Book review: Dragons and violence galore in George R. R. Martin's too-long Fire And Blood




By George R. R. Martin

HarperVoyager/ Hardcover/ 719 pages/ $45.47/ Major bookstores

3 stars

So what is fantasy author George R. R. Martin doing in lieu of actually finishing his epic A Song Of Ice And Fire series, which gave rise to the hit HBO television show Game Of Thrones that has since gone its own way with regards to a finale?

He is working on other TV shows, including five Game Of Thrones-related shows and the screen adaptation of Nnedi Okorafor’s afrofuturist novel Who Fears Death (2010), for which he is executive producer.

And now, he has produced a history of the fictional land of Westeros that runs to more than 700 pages – and barely scratches the surface of what readers truly want: namely, The Winds Of Winter, the long-promised sixth volume in A Song of Ice and Fire series, and its near-mythical sequel A Dream Of Spring.

Fire And Blood is written as a historical account of the Targaryen kings, the dragon-riding, incest-loving, pale-haired race that violently conquered Westeros 300 years before the events of A Game Of Thrones.

By the latter book, the Targaryens are an exiled race – you can count the ones left alive on one hand – but Fire And Blood is stuffed to the gills with Targaryens, beginning with Aegon the Conqueror who, with his sister-wives Visenya and Rhaenys, sweeps through Westeros blasting the Seven Kingdoms into smouldering submission. It is a marvel how far incest and superior firepower can get you in the colonising game.

Fire And Blood will be a treasure trove for hardcore fans and perplexing to everyone else, not least because the Targaryens are not particularly creative in their naming traditions.

There are at least seven Aegons, two of whom are on opposing factions in an internecine war so complicated that this reviewer had to draw a table to keep the two sides straight.

What this history loses in confusion, it makes up for in colour. There are epic battles on dragonback, statecraft and skulduggery. There are also killer nuns, a Cinderella-esque ball that devolves into a cattle show and a dwarf jester called Mushroom, whose account of court intrigue is consulted by later historians despite its rampant ribaldry. The book benefits hugely too from Doug Wheatley’s lively illustrations.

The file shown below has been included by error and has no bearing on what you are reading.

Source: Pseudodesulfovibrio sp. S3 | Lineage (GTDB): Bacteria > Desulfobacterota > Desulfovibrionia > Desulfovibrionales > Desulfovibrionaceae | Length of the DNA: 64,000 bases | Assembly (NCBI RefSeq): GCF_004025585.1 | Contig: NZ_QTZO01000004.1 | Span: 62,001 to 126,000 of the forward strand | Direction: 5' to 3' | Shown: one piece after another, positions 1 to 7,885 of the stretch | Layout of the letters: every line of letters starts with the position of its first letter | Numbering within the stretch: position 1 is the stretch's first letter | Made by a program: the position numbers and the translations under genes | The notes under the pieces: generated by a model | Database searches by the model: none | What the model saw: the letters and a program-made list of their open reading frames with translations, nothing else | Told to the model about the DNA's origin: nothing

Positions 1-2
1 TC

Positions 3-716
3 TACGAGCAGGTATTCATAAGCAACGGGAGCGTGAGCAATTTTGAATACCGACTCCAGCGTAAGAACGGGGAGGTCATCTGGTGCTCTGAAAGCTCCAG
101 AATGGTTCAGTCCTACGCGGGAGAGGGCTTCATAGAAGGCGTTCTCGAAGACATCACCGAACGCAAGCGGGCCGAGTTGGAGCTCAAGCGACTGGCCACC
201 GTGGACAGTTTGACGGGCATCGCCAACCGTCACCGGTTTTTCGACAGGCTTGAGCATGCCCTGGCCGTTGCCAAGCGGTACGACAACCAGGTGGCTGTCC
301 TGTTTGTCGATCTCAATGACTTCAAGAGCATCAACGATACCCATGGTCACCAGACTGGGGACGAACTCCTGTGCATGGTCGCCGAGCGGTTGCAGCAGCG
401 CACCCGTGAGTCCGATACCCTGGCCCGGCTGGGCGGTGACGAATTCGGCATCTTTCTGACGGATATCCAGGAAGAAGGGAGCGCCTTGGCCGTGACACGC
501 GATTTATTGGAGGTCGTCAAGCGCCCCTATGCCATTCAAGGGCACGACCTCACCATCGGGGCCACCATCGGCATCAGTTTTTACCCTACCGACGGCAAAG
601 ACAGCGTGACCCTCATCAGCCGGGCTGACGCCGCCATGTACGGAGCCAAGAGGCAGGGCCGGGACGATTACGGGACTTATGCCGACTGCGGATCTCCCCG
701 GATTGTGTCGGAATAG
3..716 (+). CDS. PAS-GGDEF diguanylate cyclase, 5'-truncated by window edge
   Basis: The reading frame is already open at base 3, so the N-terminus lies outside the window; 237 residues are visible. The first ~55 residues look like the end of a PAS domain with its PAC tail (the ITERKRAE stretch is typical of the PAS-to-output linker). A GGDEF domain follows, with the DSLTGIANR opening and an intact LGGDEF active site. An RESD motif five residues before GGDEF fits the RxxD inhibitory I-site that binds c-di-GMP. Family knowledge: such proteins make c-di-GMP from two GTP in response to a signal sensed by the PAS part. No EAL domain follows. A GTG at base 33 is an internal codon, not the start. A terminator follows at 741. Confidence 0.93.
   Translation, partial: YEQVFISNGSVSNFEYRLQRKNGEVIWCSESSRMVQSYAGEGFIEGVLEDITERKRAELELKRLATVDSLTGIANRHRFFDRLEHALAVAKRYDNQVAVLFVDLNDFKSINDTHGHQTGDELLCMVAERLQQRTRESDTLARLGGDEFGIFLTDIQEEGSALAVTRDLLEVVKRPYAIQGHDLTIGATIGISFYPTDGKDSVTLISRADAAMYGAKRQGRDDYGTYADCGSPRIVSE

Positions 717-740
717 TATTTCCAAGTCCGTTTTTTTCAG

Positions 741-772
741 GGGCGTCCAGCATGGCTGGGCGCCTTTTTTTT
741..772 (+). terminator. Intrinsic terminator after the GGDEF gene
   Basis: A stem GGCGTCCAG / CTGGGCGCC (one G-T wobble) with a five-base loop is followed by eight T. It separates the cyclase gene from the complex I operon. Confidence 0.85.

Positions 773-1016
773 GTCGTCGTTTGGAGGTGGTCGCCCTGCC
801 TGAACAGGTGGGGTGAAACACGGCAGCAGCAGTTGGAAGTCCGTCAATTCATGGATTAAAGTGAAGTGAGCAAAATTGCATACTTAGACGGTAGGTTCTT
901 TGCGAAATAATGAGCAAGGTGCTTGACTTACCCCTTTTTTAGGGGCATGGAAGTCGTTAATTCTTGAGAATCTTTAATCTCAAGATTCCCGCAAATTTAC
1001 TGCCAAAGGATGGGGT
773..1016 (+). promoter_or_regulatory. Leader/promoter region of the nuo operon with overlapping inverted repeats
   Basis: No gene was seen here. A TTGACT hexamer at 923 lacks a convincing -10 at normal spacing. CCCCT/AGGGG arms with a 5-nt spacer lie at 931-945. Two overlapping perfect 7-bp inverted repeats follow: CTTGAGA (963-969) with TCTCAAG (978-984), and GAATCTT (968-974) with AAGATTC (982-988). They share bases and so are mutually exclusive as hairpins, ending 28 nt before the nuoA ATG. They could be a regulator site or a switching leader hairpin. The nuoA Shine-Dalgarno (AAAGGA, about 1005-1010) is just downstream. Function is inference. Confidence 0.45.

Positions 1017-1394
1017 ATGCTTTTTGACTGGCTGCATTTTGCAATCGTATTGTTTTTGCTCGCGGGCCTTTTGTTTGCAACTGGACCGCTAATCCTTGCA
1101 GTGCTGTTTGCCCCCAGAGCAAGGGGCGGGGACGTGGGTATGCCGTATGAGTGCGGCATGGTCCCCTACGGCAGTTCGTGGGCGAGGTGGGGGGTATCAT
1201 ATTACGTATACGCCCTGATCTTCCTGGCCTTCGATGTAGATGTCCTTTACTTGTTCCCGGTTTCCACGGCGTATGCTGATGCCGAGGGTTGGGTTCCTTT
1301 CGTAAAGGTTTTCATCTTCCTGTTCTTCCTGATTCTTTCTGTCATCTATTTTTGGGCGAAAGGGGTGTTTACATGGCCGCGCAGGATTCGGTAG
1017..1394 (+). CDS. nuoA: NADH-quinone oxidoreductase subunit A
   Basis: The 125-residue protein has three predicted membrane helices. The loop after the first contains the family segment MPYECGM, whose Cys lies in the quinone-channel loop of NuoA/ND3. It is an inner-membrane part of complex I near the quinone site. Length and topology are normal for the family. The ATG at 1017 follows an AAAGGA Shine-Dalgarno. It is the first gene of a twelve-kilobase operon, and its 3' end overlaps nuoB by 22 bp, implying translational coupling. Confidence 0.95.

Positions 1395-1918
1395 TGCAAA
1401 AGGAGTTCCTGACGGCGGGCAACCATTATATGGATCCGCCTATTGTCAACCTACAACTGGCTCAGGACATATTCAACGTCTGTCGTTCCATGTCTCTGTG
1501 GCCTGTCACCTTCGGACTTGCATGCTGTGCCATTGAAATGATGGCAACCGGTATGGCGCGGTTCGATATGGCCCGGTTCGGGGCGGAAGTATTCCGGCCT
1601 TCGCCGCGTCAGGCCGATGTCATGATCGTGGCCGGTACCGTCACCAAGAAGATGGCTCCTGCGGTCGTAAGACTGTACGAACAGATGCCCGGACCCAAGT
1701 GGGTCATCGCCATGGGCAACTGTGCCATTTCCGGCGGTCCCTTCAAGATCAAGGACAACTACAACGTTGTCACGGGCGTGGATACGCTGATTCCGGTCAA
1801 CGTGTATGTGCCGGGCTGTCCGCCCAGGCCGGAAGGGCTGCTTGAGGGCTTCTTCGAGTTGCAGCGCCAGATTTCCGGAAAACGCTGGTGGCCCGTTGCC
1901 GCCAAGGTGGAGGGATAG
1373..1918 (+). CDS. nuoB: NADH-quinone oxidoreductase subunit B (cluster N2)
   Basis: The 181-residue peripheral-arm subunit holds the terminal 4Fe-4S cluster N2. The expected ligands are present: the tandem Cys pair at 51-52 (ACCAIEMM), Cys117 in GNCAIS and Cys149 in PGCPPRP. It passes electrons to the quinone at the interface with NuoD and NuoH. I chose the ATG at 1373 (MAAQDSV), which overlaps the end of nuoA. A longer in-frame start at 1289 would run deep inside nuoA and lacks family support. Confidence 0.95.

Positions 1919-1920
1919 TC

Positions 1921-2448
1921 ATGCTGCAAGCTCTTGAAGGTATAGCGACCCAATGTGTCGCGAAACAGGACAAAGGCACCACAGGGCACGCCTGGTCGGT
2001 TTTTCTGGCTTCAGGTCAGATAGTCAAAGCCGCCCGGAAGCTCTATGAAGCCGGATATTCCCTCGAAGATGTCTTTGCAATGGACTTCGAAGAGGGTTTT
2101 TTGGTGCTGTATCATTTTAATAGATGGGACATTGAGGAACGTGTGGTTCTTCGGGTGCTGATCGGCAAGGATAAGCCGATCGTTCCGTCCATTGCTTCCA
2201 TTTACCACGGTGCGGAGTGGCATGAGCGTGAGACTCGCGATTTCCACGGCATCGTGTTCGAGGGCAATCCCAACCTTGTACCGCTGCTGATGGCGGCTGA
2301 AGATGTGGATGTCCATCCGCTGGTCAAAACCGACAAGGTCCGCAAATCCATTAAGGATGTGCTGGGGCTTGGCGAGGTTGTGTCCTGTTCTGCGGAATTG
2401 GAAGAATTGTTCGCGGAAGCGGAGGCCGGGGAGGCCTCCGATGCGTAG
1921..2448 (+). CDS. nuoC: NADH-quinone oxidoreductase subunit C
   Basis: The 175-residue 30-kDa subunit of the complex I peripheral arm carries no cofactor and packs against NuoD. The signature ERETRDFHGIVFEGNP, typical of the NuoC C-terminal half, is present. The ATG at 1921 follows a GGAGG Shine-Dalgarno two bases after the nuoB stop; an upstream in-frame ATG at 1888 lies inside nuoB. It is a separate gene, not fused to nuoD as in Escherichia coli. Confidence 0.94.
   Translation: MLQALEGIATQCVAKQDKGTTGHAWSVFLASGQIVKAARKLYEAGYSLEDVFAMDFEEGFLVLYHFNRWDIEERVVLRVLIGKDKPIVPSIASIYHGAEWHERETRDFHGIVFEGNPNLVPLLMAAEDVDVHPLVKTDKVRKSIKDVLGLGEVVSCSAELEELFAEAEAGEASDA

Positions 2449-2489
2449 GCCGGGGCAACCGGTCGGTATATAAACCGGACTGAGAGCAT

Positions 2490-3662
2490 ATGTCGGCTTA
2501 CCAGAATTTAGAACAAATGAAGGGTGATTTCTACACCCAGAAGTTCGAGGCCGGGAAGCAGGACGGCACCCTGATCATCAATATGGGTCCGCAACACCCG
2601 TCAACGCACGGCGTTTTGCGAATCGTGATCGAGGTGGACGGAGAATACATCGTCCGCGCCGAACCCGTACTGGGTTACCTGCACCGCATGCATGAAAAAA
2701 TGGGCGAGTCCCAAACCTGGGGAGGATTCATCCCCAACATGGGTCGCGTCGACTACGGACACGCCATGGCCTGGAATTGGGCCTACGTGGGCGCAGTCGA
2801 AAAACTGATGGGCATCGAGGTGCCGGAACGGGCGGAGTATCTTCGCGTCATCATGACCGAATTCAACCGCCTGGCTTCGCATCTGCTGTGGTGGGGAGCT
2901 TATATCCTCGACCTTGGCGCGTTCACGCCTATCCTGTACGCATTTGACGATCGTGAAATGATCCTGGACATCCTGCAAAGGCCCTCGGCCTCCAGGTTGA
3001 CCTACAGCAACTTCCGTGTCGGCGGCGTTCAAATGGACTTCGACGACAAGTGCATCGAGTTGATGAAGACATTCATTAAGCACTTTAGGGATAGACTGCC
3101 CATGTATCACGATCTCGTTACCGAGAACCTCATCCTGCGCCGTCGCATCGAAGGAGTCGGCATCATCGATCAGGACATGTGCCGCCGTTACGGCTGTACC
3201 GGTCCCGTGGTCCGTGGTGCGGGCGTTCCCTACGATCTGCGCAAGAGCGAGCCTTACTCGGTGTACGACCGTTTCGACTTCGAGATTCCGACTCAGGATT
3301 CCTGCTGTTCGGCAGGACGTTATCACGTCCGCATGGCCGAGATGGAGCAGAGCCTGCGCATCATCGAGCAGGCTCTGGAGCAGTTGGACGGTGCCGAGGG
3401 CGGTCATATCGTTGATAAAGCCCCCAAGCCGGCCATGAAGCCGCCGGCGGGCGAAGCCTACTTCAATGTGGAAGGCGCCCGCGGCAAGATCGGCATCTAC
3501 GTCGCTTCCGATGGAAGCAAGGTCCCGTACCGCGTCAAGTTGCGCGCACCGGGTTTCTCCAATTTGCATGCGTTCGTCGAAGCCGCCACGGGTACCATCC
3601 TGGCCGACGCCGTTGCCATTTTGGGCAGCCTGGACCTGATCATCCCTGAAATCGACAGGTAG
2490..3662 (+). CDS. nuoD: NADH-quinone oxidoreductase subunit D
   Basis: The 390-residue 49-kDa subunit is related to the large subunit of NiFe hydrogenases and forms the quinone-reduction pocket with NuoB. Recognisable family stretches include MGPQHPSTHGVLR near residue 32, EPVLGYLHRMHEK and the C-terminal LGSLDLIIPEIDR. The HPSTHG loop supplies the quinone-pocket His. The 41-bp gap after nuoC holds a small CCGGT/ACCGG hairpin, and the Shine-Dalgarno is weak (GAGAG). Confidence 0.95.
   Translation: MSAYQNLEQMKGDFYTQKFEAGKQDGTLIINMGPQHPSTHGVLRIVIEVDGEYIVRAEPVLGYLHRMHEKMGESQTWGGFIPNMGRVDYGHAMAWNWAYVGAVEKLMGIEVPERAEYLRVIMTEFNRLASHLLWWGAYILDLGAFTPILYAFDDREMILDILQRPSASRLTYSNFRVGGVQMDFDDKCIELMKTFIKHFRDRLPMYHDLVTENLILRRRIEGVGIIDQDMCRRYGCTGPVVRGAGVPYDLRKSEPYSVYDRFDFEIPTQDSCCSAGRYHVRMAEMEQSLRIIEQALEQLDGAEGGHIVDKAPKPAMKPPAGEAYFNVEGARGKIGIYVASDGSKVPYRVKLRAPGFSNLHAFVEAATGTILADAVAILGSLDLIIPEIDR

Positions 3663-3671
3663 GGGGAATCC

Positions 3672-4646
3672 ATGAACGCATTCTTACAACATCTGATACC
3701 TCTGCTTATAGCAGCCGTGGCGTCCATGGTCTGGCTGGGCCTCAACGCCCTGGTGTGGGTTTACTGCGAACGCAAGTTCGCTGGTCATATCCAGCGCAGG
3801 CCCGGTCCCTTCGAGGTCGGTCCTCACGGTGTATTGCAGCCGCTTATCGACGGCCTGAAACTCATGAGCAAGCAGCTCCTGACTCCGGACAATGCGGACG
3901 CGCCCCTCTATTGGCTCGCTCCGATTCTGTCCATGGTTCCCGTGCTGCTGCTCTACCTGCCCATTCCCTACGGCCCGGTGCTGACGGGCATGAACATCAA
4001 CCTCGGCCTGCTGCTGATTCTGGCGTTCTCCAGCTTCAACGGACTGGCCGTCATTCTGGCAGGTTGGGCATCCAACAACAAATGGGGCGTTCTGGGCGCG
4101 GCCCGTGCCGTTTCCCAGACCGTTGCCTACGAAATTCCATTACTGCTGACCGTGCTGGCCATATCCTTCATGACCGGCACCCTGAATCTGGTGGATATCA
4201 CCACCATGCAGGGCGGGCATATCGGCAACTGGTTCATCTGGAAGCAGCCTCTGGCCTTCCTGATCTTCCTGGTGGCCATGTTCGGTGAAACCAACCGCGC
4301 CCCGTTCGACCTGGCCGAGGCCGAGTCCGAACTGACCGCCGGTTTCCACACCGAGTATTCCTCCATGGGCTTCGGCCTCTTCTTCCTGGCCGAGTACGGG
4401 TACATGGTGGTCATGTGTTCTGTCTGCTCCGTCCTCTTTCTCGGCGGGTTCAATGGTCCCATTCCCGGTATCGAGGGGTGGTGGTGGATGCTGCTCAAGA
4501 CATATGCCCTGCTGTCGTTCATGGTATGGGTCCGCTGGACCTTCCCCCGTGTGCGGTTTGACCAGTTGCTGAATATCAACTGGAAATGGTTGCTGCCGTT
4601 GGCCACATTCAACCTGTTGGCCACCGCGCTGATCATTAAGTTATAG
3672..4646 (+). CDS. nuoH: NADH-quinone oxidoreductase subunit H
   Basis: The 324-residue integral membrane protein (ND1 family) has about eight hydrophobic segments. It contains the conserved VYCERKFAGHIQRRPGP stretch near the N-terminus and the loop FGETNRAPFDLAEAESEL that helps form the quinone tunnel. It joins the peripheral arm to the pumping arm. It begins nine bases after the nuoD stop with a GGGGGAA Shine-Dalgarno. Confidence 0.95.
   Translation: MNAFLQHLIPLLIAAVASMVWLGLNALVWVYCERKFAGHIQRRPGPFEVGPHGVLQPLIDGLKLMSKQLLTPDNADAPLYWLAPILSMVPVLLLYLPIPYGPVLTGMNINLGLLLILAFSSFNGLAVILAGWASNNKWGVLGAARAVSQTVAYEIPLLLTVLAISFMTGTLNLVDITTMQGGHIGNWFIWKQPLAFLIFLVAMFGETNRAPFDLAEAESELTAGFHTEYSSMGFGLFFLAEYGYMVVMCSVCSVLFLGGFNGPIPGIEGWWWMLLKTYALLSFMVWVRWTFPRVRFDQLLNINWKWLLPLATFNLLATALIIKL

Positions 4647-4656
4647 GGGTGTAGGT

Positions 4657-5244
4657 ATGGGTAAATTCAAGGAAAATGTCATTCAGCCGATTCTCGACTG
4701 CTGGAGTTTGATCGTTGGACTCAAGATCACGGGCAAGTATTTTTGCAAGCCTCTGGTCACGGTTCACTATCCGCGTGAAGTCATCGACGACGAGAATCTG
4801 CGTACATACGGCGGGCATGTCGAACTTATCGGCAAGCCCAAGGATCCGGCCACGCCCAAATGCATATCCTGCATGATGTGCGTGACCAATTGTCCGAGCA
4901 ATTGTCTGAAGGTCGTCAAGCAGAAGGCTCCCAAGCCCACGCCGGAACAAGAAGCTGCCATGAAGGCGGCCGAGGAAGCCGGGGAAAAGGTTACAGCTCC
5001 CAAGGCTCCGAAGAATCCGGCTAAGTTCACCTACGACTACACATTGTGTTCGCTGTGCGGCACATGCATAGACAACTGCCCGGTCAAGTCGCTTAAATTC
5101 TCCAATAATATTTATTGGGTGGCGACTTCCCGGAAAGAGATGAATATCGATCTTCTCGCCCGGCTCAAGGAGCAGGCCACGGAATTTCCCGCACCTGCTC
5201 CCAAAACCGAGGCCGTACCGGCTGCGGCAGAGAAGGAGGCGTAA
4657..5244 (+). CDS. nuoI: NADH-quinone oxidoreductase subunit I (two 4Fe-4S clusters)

Still, it is far too full of tangents that seem intended for difficult trivia nights, rather than actual reading pleasure. Must one really know the names of the seven knights who rode out on such and such a day, are all killed and never appear again? Does it really matter which unlikely lads this teenage princess slept with? One feels not.

Dismayingly, the book ends with a whimper rather than a bang somewhere in Aegon III’s reign, with more than a century to go before the fall of Aerys II the Mad King from which A Game Of Thrones follows.

At this point, one despairs of A Song Of Ice And Fire ever coming to an end. If even the distractions from the main event suffer problems of completion, what more the two most anticipated books in epic fantasy today?

What is dead may never die, as the Ironborn clan in the books would say. Perish the hope of these books ever ending. Then, should they ever do, it will be a happy surprise.

If you liked this, read: The Silmarillion by J. R. R. Tolkien (HarperCollins, 1977, reissued 2013, $18.28, Books Kinokuniya), a posthumously-published prequel to his epic The Lord Of The Rings which collects tales from the creation of the world of Arda to the tragedy of the lovers Beren and Luthien and the fall of the hidden city Gondolin.

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